PRINCETON, NJ -- There are significant differences in views on a new healthcare law by age. The youngest Americans, aged 18-29, favor it by a 13-point margin, although more than 4 in 10 have no opinion on the issue. Support is more evenly divided among Americans 30-64, while those 65 and older are opposed by a 10-point margin.
Gallup has previously found older Americans most likely to oppose a new healthcare law, based on other measures of attitudes toward healthcare reform. Gallup research also shows that the vast majority of seniors are covered by the government's Medicare plan and therefore have lower concerns about coverage and cost.
"The pattern of support by income is distinctly different from the pattern by education, even though these two measures of socioeconomic status are correlated."
This analysis is based on an aggregate of three Gallup Polls, conducted in August and September, in which a total of 3,066 Americans were asked whether they would advise their member of Congress to vote for or against a healthcare bill. Although the question wordings were not precisely the same (the first two polls asked about a "healthcare reform bill" while the third asked about a "healthcare bill"), the results were similar, with essentially equal proportions of Americans saying they would advise their member of Congress to vote for and to vote against a healthcare bill, and an average of 25% not having an opinion.
In general, the largest differences in support for new healthcare legislation by subgroup are based on the political variables of party and ideology. Democrats and liberals are highly likely to support it, while conservatives and Republicans are primarily against it.
The sections that follow analyze support by demographic groups, in order to provide more detailed information on the segments of the American population in which support for healthcare legislation is highest and those in which it is lowest, on a relative basis.
Men and women form almost an exact mirror image on the issue of a new healthcare law. Women favor it, while men are opposed.
The only region of the country in which a new healthcare law receives a net positive reaction is the East, where residents are more likely to say their representative in Congress should vote for it rather than against it, by a seven-point margin. Residents of the other three regions are at least slightly more opposed than in favor, by a two-point margin in the Midwest, a six-point margin in the South, and a four-point margin in the West.
Support for healthcare reform is highly differentiated by race. Whites, who make up about 73% of the respondents in this sample, are strongly against a new healthcare law, by a 14-point margin. In contrast, nonwhites support healthcare legislation by a 30-point margin, including an overwhelming 65% to 9% support from blacks.
Support for a new healthcare law is directly related to income; it increases as income decreases. By a 13-point margin, Americans with $75,000 or more in annual household income would want their representative in Congress to vote against a new healthcare law. Those making between $30,000 and $75,000 are still opposed, but by a much smaller four-point margin. Support is significantly higher than opposition among those making less than $30,000 a year.
The pattern of support by income is distinctly different from the pattern by education, even though these two measures of socioeconomic status are correlated. Americans with postgraduate education are in favor of a new healthcare law, by 48% to 39%. But there is a distinct shift against reform among those with four-year college degrees but no postgraduate education; this group opposes a new law by an even larger 17-point margin. Those with some college and those with high school education or less are much more evenly split in their attitudes, although the latter group has a large "don't know" component.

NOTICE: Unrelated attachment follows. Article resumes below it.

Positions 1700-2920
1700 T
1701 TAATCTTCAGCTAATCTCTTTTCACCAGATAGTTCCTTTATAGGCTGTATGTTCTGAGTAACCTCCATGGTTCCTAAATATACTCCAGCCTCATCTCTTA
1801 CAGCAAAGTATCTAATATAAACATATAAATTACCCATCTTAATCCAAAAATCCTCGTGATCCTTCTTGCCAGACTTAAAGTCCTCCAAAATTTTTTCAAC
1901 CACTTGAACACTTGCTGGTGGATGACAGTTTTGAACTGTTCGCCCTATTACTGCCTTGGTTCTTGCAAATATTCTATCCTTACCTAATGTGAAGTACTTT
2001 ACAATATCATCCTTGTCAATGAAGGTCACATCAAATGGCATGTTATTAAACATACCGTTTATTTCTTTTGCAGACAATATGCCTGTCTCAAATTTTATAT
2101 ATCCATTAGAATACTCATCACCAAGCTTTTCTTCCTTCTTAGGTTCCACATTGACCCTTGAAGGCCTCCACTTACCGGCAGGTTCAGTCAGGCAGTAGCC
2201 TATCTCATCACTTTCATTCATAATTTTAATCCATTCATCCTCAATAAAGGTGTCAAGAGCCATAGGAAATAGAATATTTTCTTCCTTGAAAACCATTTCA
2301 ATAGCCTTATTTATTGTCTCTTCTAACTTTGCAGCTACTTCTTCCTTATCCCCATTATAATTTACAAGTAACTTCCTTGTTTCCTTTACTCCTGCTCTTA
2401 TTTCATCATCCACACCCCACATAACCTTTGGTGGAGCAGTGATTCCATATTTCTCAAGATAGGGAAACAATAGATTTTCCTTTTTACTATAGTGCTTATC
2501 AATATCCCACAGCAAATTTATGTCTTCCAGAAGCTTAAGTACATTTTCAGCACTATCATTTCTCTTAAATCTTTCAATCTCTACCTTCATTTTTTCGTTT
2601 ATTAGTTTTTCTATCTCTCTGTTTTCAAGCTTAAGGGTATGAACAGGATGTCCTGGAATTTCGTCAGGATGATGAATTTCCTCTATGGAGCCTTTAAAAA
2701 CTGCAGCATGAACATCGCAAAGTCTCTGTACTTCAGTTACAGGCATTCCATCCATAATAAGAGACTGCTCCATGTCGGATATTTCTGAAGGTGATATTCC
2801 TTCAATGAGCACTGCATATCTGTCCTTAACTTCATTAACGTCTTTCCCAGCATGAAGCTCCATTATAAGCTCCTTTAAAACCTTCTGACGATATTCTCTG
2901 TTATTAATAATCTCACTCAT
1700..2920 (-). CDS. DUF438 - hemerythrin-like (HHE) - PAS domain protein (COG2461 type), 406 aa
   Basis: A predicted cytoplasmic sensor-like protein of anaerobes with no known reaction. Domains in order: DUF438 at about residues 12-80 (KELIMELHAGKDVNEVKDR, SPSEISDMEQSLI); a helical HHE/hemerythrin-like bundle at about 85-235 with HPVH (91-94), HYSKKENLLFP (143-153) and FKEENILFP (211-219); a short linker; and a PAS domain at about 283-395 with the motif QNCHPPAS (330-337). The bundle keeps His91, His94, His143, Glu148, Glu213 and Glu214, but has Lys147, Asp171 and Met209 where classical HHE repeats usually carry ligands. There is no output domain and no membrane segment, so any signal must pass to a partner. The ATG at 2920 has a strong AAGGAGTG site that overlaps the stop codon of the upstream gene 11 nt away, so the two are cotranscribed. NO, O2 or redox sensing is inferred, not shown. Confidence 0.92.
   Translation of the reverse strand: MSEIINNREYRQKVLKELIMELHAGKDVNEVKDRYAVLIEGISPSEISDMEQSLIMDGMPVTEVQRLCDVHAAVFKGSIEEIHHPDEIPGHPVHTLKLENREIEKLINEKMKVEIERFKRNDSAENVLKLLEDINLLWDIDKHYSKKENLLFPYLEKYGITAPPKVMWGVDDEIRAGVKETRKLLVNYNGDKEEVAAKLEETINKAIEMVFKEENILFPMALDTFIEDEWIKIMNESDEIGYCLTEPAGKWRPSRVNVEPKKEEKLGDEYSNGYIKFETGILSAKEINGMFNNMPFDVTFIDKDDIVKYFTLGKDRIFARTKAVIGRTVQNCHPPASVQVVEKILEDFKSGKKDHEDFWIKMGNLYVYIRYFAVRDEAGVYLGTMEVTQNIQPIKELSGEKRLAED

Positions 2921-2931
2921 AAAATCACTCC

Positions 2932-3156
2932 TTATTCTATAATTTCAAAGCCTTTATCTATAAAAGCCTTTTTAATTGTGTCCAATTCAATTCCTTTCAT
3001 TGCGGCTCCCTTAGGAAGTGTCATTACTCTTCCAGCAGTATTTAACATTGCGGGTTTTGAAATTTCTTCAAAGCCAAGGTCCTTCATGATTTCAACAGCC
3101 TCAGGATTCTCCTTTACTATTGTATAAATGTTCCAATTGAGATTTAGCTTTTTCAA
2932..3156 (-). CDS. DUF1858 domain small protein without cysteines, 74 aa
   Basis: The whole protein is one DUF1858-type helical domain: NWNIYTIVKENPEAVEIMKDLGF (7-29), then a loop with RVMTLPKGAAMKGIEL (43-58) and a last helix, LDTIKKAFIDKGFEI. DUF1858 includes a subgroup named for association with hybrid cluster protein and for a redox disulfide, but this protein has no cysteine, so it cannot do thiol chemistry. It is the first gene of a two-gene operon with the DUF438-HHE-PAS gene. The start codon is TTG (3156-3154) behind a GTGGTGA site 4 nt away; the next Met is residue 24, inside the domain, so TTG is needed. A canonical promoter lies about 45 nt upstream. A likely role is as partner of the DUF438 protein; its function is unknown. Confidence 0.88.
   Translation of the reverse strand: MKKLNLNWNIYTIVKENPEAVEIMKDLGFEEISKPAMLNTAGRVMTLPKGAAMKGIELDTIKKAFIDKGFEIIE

Senior citizens have always been a politically powerful group, and their current opposition to healthcare reform is a significant obstacle for Congress to overcome to pass legislation. Seniors' concerns about possible changes are understandable given that they currently are covered by Medicare for the most part, and are also the most likely to need healthcare. Gallup has also found that senior citizens are generally satisfied with their healthcare. It thus may be unclear to seniors just how the proposed changes to Medicare will affect the benefits and care they currently receive.
It is important to note, however, that seniors are not monolithically opposed to healthcare -- partisanship remains a strong predictor of support for healthcare, even among older Americans. While it makes sense that older Republicans are overwhelmingly opposed to healthcare reform, older Democrats still on balance favor it, though not to the same extent that younger Democrats do.
The other differences by demographic groups generally mirror patterns of partisanship in the U.S. today. Women, minorities, those with low incomes, and those with either postgraduate degrees or low levels of education are most likely to identify as Democrats. All of these groups are also proportionately most likely to favor a new healthcare law.
Results are based on telephone interviews with 3,066 national adults, aged 18 and older, conducted Aug. 6-9, Aug. 31-Sept. 2, and Sept. 11-13, 2009. For results based on the total sample of national adults, one can say with 95% confidence that the maximum margin of sampling error is ±2 percentage points.
Margins of error for subgroups will be larger than the margin of error for the entire sample.
Interviews are conducted with respondents on land-line telephones (for respondents with a land-line telephone) and cellular phones (for respondents who are cell-phone only).
In addition to sampling error, question wording and practical difficulties in conducting surveys can introduce error or bias into the findings of public opinion polls.